Diagnostics and troubleshooting
The next step is extracting the value from that data. 71 percent of manufacturers we surveyed said one of the key values of historian data came from diagnostics and troubleshooting. Similarly, 43 percent said it helped identify process improvement opportunities and 56 percent used it to help reduce energy consumption. Automated data collection and analysis reveals patterns and trends that can support and speed up troubleshooting. If operators can find out in 30 seconds what the problem was, instead of in five minutes, then they can correct that much faster.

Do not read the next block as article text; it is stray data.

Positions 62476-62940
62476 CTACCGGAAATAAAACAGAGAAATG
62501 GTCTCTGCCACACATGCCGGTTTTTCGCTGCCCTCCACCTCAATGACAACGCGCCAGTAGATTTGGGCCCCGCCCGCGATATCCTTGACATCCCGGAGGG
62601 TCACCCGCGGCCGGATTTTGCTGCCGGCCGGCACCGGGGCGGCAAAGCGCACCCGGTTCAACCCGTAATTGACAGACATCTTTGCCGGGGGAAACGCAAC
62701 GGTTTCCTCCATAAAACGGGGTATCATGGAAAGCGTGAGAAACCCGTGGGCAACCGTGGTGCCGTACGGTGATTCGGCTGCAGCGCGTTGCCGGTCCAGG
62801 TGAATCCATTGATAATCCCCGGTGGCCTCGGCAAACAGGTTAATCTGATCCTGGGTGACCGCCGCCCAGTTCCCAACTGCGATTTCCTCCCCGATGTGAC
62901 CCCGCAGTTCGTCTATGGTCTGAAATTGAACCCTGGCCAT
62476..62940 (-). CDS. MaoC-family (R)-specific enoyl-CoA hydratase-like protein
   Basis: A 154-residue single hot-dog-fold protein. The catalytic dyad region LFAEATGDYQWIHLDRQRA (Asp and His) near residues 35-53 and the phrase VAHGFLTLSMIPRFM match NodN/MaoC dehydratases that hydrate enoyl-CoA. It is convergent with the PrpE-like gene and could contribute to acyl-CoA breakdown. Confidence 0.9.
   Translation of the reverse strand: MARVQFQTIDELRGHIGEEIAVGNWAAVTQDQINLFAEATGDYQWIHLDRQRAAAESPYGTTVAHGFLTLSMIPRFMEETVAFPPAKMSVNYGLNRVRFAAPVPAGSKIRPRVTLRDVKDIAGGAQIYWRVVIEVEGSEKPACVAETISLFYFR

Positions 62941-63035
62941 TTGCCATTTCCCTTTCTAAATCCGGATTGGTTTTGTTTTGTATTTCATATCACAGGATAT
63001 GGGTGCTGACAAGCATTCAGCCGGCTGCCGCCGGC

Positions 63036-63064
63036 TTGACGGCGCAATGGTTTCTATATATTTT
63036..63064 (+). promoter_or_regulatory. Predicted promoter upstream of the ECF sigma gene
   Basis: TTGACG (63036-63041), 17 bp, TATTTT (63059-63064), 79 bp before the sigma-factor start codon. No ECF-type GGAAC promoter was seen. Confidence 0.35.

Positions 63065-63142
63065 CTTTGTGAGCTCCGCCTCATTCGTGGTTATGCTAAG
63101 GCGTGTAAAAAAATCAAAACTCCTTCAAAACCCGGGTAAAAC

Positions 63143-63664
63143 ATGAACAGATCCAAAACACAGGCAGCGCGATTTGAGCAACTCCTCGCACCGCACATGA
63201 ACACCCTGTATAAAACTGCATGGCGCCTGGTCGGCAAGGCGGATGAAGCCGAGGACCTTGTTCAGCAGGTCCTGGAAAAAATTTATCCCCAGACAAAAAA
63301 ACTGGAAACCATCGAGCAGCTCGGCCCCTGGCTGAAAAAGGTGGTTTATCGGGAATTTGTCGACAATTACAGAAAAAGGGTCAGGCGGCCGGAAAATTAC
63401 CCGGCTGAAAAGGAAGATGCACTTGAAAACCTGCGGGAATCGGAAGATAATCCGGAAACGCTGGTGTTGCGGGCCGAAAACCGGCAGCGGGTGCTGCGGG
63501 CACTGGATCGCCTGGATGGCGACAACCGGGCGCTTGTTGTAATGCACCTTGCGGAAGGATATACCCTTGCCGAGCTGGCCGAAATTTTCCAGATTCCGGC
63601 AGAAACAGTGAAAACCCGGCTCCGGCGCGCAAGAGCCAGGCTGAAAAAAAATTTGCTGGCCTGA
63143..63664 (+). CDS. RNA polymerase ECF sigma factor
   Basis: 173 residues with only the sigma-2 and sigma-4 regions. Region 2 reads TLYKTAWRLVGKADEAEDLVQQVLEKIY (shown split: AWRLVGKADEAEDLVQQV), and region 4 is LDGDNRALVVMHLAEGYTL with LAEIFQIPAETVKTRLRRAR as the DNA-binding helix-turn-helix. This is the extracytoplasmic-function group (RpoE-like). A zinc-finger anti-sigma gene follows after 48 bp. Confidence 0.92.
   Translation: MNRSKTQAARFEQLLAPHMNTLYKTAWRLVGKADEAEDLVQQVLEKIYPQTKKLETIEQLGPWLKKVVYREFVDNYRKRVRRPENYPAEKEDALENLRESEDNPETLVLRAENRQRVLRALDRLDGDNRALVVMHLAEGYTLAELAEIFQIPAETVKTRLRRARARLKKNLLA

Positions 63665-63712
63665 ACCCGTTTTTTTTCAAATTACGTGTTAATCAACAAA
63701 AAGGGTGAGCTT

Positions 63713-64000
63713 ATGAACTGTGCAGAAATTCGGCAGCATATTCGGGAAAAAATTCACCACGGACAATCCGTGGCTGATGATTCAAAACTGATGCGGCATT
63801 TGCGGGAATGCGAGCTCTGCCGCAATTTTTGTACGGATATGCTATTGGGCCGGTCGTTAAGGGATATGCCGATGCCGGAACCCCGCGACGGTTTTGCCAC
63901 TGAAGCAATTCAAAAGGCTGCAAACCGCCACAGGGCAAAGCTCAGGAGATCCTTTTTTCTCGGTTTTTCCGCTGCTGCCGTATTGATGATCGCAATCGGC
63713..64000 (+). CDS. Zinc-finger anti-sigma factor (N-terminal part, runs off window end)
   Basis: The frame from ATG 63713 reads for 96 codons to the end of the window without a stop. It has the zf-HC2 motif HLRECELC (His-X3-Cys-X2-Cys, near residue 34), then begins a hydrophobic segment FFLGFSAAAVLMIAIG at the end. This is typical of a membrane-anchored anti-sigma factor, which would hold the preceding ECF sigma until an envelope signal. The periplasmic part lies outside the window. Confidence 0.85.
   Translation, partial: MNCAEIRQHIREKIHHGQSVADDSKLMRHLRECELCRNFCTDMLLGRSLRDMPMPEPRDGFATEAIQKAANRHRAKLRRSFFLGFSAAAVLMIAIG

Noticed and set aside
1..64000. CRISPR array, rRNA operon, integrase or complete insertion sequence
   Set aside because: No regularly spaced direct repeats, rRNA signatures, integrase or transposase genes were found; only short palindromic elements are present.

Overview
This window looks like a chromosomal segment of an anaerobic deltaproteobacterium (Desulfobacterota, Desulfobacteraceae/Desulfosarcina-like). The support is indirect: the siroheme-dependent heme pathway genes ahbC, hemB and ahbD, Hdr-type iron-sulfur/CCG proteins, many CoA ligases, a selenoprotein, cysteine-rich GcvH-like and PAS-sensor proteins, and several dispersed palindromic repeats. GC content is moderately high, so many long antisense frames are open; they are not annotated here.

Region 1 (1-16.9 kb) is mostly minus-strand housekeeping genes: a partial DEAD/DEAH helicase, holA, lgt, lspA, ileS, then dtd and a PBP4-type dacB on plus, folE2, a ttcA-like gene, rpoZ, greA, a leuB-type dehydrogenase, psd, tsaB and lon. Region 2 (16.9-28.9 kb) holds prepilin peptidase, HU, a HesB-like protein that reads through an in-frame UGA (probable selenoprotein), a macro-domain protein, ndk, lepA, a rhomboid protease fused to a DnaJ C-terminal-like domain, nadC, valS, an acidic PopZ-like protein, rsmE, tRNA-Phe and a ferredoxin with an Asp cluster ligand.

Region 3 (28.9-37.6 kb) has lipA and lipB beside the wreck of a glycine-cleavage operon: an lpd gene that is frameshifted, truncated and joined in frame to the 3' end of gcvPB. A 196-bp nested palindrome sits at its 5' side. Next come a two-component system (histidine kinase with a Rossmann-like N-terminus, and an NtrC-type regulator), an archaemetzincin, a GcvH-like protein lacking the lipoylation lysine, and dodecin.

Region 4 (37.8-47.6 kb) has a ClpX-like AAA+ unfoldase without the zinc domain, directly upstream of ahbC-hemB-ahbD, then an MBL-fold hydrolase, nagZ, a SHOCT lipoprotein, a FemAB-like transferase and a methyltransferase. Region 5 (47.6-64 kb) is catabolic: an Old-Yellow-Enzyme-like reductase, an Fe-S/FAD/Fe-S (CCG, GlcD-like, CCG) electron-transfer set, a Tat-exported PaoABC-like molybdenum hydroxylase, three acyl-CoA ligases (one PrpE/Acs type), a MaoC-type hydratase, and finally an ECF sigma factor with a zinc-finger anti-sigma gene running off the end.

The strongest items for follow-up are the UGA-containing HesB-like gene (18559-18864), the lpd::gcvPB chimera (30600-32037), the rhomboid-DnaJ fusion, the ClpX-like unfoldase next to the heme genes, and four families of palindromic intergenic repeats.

In consumer goods and food and beverage manufacturing, high-speed packaging lines are the norm and so is jammed packaging material. For example, if a yogurt plant that is producing 10 cartons a second is down for a minute, with 100 small faults a day – that’s 600 yogurt cartons affected. Accurate data is also key to downtime tracking, production costing and energy consumption reporting, enabling manufacturers to increase uptime and allocate energy cost to individual production units.
Very often manufacturers don’t know what they don’t know. Accurate data provides fresh insight. Data can drive productivity and profitability by spotting opportunities for process improvement. For example, a mechanical bag filling application had several steps. The systems integrator committed to supplying a system that would deliver a rate of filling two and a half bags a minute. Then they
discovered they were able to fill three and a half bags a minute. At that point, many would have said, “Great we overachieved, we’re done”.